Satellite Internet What are the Pros and Cons?

You might be considering getting a Satellite internet connection. What are the reasons for going in this direction? Many rural areas may not have DSL due to the low number of people who wish to have it. The same can be said for cable.

If you choose Satellite internet, you should be aware of the good, the bad, and the ugly. Satellite speed under optimal conditions is fairly good. Download speeds can be anywhere from 700 kbps (kilobit per second) to 1.5 mbps.(megabits per second) Upload speeds may be as high as 256 kbps. Sounds great, doesn’t it? Remember, these speeds are under optimal conditions. Actual speeds are likely to be lower. This is especially true if you are using the connection during peak times.

Weather is also often a factor when using a Satellite internet connection. Rain and snow can interfere with your internet access, the same as it can when using a Satellite for television service. When the weather is good, your access should be reliable.

Price is another factor to consider when one is thinking about a Satellite internet connection. Prices are generally higher than other broadband options. Prices for Satellite internet can ran ge from $60.00 to $80.00 per month. That does not take into account the startup costs. Equipment may cost $300.00 to $400.00, and installation can be as much as $200.00.

Line of sight is something else you need to take into account. The Satellite dish must be aimed toward the orbiting Satellite in the southern sky. If you have ever had Satellite Television, you were probably told that you must have a southern exposure. Trees and other types of foliage can cause interference, and poor signal.

Speaking of the signal, there is a factor called latency. Latency refers to the delay between a signal traveling from the Earth to the Satellite and back. A delay of 250 milliseconds to 900 milliseconds can create a situation in which your internet service is nearly unusable. If you are using VOIP, (Voice Over Internet Protocol) or playing a game that requires real time response, Satellite internet may not be a viable option.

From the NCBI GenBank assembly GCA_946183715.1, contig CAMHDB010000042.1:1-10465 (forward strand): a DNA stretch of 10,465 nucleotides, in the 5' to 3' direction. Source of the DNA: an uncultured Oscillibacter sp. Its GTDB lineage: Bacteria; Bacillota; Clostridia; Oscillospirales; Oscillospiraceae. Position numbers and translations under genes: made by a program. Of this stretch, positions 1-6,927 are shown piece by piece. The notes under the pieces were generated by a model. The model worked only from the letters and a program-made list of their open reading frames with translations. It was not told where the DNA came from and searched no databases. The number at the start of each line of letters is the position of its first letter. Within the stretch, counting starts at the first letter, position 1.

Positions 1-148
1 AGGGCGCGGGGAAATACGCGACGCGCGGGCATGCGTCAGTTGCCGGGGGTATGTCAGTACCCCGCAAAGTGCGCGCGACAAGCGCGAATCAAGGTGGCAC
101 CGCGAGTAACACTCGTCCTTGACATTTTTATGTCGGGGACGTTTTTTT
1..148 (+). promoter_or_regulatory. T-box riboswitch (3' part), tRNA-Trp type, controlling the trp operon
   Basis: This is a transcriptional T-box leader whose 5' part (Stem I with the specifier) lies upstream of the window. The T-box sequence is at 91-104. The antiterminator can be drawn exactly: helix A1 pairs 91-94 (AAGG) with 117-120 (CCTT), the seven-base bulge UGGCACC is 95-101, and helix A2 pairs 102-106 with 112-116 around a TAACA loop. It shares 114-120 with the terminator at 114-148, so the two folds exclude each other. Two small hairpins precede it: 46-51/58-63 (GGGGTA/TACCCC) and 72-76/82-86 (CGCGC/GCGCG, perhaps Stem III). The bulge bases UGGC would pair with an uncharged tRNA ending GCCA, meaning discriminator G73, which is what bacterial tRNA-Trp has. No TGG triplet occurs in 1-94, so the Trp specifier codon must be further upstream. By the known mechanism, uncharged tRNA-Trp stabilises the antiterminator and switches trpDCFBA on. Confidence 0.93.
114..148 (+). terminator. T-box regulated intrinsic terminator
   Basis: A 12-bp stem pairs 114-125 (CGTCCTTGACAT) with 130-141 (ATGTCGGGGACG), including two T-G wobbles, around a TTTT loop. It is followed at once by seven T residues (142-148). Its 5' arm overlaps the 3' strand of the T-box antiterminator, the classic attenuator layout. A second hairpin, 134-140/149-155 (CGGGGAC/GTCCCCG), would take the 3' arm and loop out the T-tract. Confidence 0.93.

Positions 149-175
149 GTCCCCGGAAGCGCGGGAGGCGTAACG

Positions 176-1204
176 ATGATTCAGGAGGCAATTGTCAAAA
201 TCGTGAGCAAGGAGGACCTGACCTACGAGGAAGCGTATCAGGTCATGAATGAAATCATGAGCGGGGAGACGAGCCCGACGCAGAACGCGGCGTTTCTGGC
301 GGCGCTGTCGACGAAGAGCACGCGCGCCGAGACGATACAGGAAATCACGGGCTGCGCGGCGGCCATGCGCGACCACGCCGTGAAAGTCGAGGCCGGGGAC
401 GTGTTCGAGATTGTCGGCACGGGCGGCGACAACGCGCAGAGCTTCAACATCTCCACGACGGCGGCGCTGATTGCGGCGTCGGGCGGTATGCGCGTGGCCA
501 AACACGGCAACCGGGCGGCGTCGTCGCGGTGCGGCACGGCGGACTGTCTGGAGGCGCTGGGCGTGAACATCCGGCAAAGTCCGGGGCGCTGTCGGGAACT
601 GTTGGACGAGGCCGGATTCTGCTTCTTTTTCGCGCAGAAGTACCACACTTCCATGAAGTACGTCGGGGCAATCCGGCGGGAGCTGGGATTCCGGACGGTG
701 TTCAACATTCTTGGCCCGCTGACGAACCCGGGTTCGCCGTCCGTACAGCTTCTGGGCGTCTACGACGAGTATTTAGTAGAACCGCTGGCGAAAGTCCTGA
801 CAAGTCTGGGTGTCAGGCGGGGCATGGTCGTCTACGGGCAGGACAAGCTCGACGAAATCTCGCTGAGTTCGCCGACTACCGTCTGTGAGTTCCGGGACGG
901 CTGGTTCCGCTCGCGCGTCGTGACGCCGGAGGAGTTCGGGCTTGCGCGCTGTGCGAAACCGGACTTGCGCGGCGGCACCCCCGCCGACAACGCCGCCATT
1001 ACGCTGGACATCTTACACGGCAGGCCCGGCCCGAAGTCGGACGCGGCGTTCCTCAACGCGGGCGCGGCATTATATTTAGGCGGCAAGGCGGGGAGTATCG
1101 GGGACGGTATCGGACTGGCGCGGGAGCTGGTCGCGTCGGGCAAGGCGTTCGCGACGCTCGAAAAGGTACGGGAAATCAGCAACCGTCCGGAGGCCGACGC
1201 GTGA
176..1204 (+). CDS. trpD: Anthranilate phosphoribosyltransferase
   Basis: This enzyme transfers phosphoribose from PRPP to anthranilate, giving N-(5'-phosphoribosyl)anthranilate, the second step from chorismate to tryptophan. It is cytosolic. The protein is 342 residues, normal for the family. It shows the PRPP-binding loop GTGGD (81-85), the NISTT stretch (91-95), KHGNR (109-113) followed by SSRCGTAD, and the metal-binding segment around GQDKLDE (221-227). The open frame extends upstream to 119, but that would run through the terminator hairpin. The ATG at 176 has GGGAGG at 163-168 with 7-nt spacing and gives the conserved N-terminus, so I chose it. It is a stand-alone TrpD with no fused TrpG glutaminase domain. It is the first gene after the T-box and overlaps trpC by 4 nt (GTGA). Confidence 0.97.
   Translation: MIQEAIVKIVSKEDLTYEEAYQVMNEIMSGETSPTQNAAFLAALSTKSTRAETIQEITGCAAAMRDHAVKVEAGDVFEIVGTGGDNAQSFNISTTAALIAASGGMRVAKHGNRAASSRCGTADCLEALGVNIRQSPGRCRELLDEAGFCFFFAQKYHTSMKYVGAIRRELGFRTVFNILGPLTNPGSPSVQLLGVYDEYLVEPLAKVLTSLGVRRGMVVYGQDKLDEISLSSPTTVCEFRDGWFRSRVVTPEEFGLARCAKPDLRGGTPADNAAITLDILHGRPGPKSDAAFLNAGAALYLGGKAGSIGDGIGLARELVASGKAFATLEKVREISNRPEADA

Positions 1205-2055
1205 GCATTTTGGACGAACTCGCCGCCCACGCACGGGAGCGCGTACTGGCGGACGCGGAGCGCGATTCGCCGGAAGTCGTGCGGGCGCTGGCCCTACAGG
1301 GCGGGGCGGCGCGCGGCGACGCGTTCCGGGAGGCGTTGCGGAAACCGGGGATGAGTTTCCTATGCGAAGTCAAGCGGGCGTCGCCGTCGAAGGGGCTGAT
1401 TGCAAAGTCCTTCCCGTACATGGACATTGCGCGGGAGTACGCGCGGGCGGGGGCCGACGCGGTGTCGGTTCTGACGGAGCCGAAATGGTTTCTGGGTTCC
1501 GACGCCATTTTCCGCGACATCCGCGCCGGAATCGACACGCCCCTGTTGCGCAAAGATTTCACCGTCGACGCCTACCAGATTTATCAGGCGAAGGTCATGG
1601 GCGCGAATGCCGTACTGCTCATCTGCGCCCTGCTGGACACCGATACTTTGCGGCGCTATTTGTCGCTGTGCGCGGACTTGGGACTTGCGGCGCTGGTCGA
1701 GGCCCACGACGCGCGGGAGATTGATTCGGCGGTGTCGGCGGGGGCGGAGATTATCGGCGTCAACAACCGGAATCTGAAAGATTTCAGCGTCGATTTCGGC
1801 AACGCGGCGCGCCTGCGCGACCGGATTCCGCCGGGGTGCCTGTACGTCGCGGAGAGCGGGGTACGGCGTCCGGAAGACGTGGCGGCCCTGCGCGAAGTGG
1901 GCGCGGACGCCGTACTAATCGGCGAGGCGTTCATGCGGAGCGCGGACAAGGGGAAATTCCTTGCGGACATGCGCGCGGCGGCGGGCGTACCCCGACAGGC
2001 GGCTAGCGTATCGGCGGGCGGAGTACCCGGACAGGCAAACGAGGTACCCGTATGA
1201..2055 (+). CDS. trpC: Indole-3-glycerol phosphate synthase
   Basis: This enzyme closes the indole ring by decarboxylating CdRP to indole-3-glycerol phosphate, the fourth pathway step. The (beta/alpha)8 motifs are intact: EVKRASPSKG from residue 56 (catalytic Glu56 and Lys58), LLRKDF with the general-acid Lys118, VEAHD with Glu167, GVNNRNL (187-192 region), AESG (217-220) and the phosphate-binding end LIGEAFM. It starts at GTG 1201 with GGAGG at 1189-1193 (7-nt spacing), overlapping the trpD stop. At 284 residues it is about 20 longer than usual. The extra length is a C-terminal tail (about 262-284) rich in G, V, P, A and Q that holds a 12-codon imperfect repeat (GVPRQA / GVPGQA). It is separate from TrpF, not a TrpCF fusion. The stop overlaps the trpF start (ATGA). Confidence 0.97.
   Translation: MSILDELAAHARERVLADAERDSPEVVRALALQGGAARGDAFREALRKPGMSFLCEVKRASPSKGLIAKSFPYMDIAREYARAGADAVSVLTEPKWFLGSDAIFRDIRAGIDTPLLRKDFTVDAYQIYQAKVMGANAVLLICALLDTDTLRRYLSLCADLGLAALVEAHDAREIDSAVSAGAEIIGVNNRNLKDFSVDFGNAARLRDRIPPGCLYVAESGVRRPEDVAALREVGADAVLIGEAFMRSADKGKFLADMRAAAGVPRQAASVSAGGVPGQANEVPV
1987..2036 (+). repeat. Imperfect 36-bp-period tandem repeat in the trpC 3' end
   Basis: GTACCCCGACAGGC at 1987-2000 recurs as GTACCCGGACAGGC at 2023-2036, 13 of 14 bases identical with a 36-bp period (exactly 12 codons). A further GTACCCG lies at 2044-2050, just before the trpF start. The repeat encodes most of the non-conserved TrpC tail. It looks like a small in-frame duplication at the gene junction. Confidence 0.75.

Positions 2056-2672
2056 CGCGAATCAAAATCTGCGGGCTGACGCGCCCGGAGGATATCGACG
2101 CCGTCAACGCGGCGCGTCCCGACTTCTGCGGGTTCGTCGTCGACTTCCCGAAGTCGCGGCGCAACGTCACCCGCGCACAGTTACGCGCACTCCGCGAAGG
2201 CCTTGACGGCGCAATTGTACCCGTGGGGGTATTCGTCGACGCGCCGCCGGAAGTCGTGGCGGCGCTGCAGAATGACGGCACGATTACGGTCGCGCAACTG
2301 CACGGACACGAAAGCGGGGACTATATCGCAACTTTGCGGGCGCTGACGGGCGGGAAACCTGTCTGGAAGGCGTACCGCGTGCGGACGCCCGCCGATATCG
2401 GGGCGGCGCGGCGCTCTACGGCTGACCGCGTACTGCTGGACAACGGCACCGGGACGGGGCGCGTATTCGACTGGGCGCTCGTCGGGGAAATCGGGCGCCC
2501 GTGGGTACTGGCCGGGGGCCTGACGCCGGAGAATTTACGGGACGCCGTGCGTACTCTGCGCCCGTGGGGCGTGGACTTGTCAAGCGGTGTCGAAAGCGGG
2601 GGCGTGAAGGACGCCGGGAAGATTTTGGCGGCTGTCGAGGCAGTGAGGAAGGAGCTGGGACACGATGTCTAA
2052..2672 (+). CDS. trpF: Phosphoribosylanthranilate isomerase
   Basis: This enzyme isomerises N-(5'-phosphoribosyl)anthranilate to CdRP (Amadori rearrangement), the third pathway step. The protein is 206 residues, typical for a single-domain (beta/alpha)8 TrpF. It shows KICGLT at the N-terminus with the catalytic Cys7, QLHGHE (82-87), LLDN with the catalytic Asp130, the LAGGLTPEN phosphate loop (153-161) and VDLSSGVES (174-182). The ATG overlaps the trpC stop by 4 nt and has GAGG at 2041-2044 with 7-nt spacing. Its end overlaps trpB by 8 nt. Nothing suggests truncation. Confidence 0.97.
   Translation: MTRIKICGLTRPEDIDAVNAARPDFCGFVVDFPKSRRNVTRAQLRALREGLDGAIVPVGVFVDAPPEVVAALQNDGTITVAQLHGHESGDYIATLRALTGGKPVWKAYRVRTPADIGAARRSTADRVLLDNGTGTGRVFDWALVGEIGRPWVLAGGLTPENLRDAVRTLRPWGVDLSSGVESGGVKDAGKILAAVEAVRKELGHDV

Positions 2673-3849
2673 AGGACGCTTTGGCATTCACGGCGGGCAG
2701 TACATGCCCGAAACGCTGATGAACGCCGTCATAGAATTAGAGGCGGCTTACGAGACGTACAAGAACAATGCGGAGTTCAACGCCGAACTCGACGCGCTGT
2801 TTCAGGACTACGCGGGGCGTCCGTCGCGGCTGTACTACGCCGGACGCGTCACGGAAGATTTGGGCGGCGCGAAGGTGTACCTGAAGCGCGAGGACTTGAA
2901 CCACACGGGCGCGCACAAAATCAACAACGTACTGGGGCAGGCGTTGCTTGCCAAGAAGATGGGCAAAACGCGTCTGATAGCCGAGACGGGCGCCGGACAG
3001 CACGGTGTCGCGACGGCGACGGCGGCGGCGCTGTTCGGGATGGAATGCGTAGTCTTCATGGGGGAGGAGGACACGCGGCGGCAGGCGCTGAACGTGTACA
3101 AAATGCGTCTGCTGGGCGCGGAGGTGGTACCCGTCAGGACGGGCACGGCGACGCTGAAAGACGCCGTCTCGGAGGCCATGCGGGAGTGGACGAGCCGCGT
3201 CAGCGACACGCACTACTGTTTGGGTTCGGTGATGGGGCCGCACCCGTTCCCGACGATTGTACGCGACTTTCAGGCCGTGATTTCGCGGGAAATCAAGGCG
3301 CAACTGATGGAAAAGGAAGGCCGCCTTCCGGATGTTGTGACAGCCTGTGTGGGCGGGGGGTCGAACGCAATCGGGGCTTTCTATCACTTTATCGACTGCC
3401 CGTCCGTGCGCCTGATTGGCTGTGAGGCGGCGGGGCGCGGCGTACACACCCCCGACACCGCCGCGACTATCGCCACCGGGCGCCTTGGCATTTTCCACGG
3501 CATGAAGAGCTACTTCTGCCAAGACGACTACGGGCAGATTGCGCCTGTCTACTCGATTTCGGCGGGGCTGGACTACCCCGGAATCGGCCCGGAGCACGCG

There are some fixes to the issue, such as TCP accelerators shortening the round trip time of the signal packet by splitting the feedback loop between the sender and the receiver.

It is difficult, if not impossible to eliminate this problem in Satellites with a geosynchronous orbit. This is because of the distances involved.

Another downside to Satellite internet is the bandwidth issue. Think of bandwidth as a garden hose. If you kink the hose in the middle, only a trickle of water will come out. If you connect several sprinklers to one hose, the output on all will be much less than if you were only using one sprinkler. The same is to be said for Satellite internet. Many home users are sharing satellite capacity, so they must share bandwidth. This will affect the speed of their connection.

Satellite internet is a viable option mainly for those who have little choice. If you can get DSL or cable, it might be best to do so. However, if those options are not available then Satellite maybe the only way to surf the net.


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